Lebanon's Hezbollah accused Israeli Prime Minister Benjamin Netanyahu's government on Sunday of pushing the region to war in Syria, Lebanon and the Gaza Strip, and said nowhere in Israel would be safe if such a conflict were to erupt.
Tensions have risen this year between Iran-backed Hezbollah and its arch enemy Israel, which last fought a major conflict in 2006. Israel has said it would use all its strength from the start in any new war with Hezbollah.
In a speech to followers, Hezbollah leader Sayyed Hassan Nasrallah said the Israeli government did not have "a correct assessment of where this war will lead if they ignite it", and did not know how it would end.
"They do not have a correct picture about what is awaiting them if they go to the idiocy of this war," Nasrallah said.
Israel does not know where such a conflict would be fought, or who would take part, he added.
Nasrallah said earlier this year that a future Israeli war against Syria or Lebanon could draw thousands of fighters from countries such as Iran, Iraq, Afghanistan, Yemen and Pakistan, and could take place inside Israel.
Israel is concerned by Tehran's steadily increasing influence in the region during the six-year-old Syrian conflict, whether via its own Revolutionary Guard forces or the groups it backs, especially Hezbollah.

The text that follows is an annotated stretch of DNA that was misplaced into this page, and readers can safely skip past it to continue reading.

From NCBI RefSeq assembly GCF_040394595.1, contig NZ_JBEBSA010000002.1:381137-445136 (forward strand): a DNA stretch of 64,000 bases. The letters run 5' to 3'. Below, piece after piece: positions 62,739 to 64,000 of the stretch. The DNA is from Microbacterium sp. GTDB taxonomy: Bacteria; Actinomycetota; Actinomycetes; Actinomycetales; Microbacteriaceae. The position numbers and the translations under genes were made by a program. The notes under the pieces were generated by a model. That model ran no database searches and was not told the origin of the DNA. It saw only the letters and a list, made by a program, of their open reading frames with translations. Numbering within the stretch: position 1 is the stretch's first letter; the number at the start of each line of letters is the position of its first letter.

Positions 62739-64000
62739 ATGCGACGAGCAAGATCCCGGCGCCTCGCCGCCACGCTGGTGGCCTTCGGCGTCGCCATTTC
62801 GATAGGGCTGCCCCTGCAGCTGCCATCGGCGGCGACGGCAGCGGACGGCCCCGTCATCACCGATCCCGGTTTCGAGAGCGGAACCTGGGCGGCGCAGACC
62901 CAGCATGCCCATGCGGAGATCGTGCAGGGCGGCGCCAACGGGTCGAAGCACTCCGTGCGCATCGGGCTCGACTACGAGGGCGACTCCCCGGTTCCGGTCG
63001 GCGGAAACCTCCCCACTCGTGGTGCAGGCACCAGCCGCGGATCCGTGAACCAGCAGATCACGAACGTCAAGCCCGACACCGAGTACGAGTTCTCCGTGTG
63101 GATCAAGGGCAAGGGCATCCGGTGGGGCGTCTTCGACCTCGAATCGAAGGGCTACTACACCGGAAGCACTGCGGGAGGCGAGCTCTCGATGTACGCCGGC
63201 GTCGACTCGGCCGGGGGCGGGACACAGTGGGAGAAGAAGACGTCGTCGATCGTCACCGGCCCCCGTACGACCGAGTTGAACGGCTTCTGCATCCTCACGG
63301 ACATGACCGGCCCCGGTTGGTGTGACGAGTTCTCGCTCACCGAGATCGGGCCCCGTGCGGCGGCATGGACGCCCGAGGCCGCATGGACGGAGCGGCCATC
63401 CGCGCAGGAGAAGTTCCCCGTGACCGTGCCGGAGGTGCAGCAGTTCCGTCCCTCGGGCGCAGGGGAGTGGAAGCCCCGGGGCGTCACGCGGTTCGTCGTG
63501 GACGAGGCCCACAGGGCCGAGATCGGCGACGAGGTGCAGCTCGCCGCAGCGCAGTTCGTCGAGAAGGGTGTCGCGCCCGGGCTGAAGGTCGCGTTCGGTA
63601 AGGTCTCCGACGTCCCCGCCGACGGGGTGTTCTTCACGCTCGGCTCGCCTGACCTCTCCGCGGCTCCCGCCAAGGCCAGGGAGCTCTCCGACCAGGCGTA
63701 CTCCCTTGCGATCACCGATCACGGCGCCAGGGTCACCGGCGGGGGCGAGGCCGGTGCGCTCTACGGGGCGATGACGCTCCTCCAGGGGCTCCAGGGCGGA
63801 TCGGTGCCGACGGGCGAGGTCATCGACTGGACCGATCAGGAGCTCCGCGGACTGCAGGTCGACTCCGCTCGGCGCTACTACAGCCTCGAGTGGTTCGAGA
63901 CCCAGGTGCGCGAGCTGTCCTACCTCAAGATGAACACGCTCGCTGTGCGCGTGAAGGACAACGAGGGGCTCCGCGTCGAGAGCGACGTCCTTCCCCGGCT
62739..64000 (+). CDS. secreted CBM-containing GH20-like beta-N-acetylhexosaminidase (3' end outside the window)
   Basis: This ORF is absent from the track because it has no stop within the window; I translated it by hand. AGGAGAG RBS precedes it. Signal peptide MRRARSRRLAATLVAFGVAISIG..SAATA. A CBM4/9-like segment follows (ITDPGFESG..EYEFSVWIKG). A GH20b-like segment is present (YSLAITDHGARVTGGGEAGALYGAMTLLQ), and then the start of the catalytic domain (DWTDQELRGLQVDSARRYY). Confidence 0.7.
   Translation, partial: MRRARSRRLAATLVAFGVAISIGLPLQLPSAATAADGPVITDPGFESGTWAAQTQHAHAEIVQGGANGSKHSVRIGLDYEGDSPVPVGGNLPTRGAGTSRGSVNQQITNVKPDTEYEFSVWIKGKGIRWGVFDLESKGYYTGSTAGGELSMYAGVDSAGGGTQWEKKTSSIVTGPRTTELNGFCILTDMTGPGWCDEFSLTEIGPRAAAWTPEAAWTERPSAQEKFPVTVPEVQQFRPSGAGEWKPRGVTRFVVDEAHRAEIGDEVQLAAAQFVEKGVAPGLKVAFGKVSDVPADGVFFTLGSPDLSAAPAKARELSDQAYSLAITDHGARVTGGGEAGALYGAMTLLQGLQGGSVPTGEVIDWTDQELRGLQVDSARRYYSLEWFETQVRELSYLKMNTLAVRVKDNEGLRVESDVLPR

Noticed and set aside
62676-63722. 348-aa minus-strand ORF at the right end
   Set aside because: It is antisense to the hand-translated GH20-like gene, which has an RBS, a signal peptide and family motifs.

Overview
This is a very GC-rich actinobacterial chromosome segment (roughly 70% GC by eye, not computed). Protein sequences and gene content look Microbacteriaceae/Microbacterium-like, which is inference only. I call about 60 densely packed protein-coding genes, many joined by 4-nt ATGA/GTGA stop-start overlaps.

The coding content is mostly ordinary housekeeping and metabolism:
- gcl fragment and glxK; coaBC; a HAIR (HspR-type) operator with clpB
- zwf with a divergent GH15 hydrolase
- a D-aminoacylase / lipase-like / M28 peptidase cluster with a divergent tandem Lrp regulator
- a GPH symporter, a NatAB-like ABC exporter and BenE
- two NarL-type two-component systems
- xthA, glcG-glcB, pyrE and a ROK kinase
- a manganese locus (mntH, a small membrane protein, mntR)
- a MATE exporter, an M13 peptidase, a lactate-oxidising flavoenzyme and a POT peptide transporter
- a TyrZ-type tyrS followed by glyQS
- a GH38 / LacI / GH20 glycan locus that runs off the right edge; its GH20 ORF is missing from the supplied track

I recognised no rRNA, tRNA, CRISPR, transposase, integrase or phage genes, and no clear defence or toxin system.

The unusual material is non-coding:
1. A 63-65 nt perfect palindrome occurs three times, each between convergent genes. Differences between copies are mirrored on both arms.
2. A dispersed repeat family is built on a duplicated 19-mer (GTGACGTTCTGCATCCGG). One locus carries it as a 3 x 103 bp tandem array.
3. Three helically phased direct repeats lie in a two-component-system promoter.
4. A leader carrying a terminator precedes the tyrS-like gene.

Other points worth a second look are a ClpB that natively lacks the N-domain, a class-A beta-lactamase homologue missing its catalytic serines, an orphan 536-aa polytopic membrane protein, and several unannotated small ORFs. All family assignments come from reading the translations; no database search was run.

Nasrallah was speaking on Sunday on the occasion of Ashura, when Shi'ites commemorate the slaying of the Prophet Mohammad's grandson, the Imam Hussein, at Kerbala in 680.
He called on Jews who emigrated to Israel to "leave and return to the countries from which they came so they are not fuel for any war that the idiotic Netanyahu government takes them to".
Were war to erupt, he said, they might not have long to leave. "They will have no secure place in occupied Palestine," he said.
Netanyahu said in August that Iran was building sites to produce precision-guided missiles in Syria and Lebanon, with the aim of using them against Israel.
Tens of thousands of Shi'ites wearing mourning black marched through the Hezbollah-controlled southern suburbs of Beirut to commemorate Ashura, when Hezbollah rallies supporters around its political causes.
Men with boxes of tissues weaved through the crowds, handing them to those weeping in mourning.
"All of these crowds are answering Nasrallah's call, Hussein's call, saying we are ready to give our selves and souls and blood and children and all we own in sacrifice to this religion," said Deeb Hussein al-Annan, whose son was killed fighting for Hezbollah in Syria in 2014.
"We are defending the cause and our existence [in Syria]," he added, holding a flag emblazoned with a picture of his son.
The group's role in Syria is the focus of controversy in Lebanon. Hezbollah's opponents say it has dragged Lebanon into the conflict. Hezbollah says it has stopped extremist groups such as Islamic State from advancing into Lebanon from Syria.
Nasrallah said the battle against Islamic State must continue "in every place to eliminate Daesh", using an Arabic acronym for the group.